Every person grieves differently. One person might sob every time they hear the deceased’s name, while another person might mourn in silence. This makes it difficult to distinguish normal grief from complicated grief. Even mental health experts struggle to make this distinction.
Grief should slowly decrease in intensity. Time may not heal all wounds, but it does lessen them. Complicated grief is usually seen when a person continues to struggle a year after the loved one passes. Their grief continues to be intense and debilitating.
Complicated grief might actually be mistaken for major depressive disorder. They are separate conditions with similarities. However, they can coexist. Moving forward begins with getting the right diagnosis, so the person can get the complicated grief treatment they need.
Symptoms of Complicated Grief
The core symptom of complicated grief is a constant yearning and longing for the deceased that does not improve over time. This manifests as intense pangs of separation distress, including brokenheartedness, intrusive thoughts of the loved one, and trouble accepting the death. Typical grief symptoms, like sadness and crying, may also persist unrelentingly.
Other common symptoms include feeling shocked, stunned, or emotionally numb, avoiding reminders of the loss, detachment from others, anger, guilt, loss of identity or purpose, and suicidal ideation. Sleep disturbances, loss of appetite, and health problems can also occur.
There are several factors that can contribute to the development of complicated grief reactions. These include:
· The nature of the death, as a sudden or traumatic loss raises the risk significantly
· A close kinship to the deceased, as the loss of a spouse, child, or parent is more likely to lead to complication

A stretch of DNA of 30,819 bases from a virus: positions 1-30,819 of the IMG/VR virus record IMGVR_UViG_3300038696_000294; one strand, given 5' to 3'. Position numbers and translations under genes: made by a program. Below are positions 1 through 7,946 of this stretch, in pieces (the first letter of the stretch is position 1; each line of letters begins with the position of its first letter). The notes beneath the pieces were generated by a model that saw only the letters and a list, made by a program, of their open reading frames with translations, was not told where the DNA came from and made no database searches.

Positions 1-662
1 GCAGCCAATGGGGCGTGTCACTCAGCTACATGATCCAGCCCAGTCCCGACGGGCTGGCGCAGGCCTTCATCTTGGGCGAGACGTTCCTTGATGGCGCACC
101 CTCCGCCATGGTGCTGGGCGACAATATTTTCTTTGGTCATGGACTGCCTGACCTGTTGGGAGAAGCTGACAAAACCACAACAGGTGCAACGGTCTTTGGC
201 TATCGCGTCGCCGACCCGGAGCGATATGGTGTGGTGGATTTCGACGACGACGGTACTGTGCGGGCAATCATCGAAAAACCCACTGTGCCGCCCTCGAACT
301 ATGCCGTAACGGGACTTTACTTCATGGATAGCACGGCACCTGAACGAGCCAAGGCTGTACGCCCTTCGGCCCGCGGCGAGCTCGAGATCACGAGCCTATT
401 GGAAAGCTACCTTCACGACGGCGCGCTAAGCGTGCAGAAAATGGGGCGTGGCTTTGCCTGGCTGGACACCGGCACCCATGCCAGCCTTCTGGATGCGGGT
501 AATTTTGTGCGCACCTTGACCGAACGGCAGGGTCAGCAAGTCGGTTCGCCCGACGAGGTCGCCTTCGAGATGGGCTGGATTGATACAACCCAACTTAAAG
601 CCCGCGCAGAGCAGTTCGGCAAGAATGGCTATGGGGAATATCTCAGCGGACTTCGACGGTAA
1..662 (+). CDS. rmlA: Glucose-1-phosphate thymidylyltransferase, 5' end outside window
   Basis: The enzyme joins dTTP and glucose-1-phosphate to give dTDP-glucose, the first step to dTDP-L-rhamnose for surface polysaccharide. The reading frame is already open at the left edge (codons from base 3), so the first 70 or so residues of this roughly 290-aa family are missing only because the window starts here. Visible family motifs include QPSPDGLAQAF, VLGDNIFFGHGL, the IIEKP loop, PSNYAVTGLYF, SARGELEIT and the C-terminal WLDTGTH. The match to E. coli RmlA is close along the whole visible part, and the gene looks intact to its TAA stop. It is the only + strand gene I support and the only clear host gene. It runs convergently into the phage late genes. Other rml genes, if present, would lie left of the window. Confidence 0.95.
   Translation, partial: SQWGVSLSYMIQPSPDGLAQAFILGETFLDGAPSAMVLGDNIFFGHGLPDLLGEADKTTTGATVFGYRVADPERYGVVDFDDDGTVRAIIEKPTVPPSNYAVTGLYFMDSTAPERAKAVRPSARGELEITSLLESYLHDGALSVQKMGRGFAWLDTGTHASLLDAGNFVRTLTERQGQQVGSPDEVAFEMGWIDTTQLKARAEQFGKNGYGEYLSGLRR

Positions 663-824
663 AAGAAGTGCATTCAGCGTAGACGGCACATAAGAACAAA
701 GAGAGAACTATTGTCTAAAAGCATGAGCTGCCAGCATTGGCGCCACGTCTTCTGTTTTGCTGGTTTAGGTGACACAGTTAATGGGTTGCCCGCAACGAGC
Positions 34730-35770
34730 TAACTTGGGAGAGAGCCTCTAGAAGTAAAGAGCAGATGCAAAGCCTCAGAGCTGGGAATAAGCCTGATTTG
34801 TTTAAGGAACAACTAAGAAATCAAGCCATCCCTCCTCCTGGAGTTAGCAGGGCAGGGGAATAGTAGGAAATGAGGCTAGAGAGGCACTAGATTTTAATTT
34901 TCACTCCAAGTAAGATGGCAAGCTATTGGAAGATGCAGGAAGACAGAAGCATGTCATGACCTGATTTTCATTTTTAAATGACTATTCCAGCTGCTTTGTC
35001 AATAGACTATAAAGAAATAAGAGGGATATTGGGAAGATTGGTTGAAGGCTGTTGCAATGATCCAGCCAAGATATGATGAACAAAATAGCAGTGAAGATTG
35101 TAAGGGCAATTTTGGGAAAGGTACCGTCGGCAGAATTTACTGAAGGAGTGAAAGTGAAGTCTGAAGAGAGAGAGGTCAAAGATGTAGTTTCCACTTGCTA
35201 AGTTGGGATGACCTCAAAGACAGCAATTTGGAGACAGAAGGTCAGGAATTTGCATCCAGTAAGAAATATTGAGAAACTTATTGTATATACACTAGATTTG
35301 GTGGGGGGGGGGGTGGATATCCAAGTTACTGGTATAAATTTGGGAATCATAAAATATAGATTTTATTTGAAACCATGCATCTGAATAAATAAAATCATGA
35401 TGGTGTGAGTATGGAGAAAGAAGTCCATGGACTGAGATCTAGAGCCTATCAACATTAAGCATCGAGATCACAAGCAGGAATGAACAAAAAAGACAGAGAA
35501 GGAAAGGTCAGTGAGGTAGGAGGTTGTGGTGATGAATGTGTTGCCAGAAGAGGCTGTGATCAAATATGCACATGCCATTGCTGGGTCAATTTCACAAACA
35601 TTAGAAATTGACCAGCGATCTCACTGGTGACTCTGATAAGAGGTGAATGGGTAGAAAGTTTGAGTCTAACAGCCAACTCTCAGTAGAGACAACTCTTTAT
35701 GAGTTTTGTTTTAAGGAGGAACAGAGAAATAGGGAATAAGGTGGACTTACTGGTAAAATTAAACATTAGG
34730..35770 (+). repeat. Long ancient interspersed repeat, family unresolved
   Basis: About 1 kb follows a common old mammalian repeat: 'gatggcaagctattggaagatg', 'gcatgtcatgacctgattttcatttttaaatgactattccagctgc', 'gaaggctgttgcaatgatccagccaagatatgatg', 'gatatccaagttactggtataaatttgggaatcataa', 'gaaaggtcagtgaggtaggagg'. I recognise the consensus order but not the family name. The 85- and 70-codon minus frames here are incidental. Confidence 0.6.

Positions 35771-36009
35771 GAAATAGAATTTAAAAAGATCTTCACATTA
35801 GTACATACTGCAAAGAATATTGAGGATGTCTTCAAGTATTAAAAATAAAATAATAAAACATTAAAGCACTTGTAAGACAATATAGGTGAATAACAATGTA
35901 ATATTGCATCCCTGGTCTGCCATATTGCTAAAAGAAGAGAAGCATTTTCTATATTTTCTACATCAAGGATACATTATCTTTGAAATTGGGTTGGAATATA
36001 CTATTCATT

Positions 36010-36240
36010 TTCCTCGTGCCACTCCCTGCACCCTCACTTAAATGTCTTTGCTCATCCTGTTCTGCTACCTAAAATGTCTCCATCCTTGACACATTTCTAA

· Lack of social support after the death
· Insecure attachment styles from childhood
· Concurrent mental health issues like depression or anxiety
· Personality traits like negativity and emotional dependency
Complicated grief is diagnosed through clinical evaluation and ruling out uncomplicated bereavement. The criteria for complicated grief focus on separation distress, such as constant yearning/longing for the deceased, trouble accepting the death, and feeling stunned by the loss. Symptoms must persist at least 6 months after the loss and be associated with functional impairment in relationships, work, health, or other key areas.
A diagnosis is made based on clinical evaluation and ruling out uncomplicated bereavement. It’s crucial to distinguish complicated grief from depression, though they often co-occur. Assessing specific symptoms around yearning and preoccupation with the deceased can aid in differential diagnosis. Self-report measures like the Inventory of Complicated Grief are also used.
Research shows that a combination of psychotherapy and medication produces the best results in treating complicated grief. The following are some effective treatment options.
·Cognitive-behavioral therapy focuses on identifying and modifying dysfunctional thoughts and behaviors related to the loss. Exposure therapy helps desensitize to avoided reminders.
· Support groups provide validation and community with others experiencing complicated grief. Group therapy fosters sharing and healing.
· Antidepressants like SSRIs can be prescribed off-label to help manage symptoms. However, medication alone is rarely sufficient.
· Treatment often involves confronting the reality of the loss, retelling the story of death, and fostering positive coping. Restoring engaging routines and pursuing new meaningful activities is also therapeutic.
· Self-care practices like journaling, exercise, meditation, and social connection help build resilience when combined with professional treatment.
The journey through complicated grief requires time, courage, trial and error, and deep compassion. But with proper diagnosis and support, healing is absolutely possible. The pain can give way to peace, and the path ahead opens once more.